John Elliott wrote:These are all good questions and worthy of evaluating with some engineering experiments. But first let me ask you, why do you think that the RMH is losing too much heat up the stack? Is the exhaust gas temperature too high? The hotter the gas being evacuated to the outside, the more heat you could be trying to capture with some sort of fin or tube arrangement inside.
Then again, as the temperature of the exhaust gases goes down, you reach a point of diminishing returns in trying to capture those BTUs. The whole thinking behind hypocausts and long runs of pipe after the burn chamber is to allow plenty of time for the gases passing through to lose their heat to cooler surfaces. There are too many engineering factors to take into consideration beforehand in the design, so it's nice to have an after-build modification if you find that there is more heat to be extracted. At which point it's worth trying the things that you suggest.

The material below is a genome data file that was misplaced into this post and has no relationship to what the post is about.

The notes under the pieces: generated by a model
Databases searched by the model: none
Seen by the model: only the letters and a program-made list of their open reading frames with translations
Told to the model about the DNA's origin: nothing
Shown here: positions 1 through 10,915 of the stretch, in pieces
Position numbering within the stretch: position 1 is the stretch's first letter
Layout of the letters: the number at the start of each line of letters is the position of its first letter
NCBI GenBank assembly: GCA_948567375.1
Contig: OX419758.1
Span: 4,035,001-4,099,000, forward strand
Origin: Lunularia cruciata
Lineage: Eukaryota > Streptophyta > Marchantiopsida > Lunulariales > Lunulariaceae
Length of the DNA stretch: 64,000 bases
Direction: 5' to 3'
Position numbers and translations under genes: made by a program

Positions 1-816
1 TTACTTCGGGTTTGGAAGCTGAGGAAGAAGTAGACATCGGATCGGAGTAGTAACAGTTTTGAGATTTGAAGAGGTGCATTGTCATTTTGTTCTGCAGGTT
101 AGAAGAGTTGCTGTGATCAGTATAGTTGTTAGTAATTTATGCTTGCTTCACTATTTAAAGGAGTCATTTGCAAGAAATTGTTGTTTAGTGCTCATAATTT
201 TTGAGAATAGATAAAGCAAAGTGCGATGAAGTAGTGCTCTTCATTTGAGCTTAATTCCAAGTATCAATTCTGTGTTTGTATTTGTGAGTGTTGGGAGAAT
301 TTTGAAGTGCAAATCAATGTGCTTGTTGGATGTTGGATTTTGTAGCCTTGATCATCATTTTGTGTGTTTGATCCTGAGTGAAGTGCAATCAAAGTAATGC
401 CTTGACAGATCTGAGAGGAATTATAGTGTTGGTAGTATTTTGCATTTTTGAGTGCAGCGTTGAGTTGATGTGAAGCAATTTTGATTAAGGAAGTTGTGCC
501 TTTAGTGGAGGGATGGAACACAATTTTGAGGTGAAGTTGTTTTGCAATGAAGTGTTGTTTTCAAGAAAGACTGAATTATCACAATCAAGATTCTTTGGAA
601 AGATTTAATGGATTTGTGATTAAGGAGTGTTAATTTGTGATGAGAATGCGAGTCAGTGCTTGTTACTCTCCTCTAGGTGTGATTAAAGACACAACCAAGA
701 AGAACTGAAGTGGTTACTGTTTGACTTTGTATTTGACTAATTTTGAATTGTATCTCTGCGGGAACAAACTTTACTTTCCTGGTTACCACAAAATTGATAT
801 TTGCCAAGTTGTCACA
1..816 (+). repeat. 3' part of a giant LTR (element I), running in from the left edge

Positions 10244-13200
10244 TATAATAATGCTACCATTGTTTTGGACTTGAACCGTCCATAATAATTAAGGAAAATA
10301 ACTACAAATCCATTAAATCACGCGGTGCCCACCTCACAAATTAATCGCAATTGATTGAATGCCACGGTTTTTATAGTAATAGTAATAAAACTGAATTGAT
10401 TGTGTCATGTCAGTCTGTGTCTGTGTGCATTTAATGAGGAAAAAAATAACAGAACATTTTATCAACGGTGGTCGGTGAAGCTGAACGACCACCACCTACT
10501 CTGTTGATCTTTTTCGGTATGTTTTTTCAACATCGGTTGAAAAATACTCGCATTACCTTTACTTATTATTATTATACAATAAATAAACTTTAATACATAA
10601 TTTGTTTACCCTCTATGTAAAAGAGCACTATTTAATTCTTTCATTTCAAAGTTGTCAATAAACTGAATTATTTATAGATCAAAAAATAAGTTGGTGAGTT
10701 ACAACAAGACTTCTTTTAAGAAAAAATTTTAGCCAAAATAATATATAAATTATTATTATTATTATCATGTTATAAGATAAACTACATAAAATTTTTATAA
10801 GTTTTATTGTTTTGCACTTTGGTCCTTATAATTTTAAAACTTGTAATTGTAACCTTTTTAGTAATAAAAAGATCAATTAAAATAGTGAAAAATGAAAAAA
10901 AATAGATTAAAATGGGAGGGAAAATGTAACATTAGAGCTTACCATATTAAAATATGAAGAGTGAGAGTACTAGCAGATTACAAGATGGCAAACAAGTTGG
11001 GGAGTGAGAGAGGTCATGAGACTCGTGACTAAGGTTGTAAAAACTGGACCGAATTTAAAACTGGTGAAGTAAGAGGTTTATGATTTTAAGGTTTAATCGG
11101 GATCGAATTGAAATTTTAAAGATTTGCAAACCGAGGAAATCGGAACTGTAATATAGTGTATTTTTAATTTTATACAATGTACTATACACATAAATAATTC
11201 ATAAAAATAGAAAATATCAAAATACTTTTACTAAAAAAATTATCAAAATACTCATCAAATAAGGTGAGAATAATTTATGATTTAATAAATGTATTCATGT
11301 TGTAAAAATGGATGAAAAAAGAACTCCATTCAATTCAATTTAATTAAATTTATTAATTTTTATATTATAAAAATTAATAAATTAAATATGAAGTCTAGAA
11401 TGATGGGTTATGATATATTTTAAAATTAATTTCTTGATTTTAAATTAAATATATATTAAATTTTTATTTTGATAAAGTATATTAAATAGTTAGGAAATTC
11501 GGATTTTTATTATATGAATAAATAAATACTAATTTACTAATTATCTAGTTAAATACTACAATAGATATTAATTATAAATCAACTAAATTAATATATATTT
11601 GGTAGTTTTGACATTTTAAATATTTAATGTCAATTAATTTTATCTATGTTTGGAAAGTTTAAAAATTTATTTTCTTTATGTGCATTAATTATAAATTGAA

allen lumley wrote:Strayz Arund : Todays 55 gal drums are made of a heavier gage (thickness ) than the Heat Exchanger on a conventional Fossil Fuel Fired Furnace (Air to Air )
these exchangers are usually rated for 20 years ! Here I should stop and recommend the 55 gallon drum with a top that is completely removable ! It makes
installation easier and though noticeably lighter it is still a thicker gauge than most F. F. F. F. Heat Exchangers !
With ` ~ 100,000 ~ R.M.H.s built there are many now approaching 20 years old w/ zero reported failures, this could be related to seasonal use,older heavier
55 gal drums, or other factors, but where are the reports of failures if they have happened !
Fins would be Great ! Before attempting any system that combines the Rocket stove and hot water heating, I would recommend buying and watching The
'Boom' 'Squish' DVD video offered here at Permies.com Big AL !
What's brown and sticky? ... a stick. Or a tiny ad.
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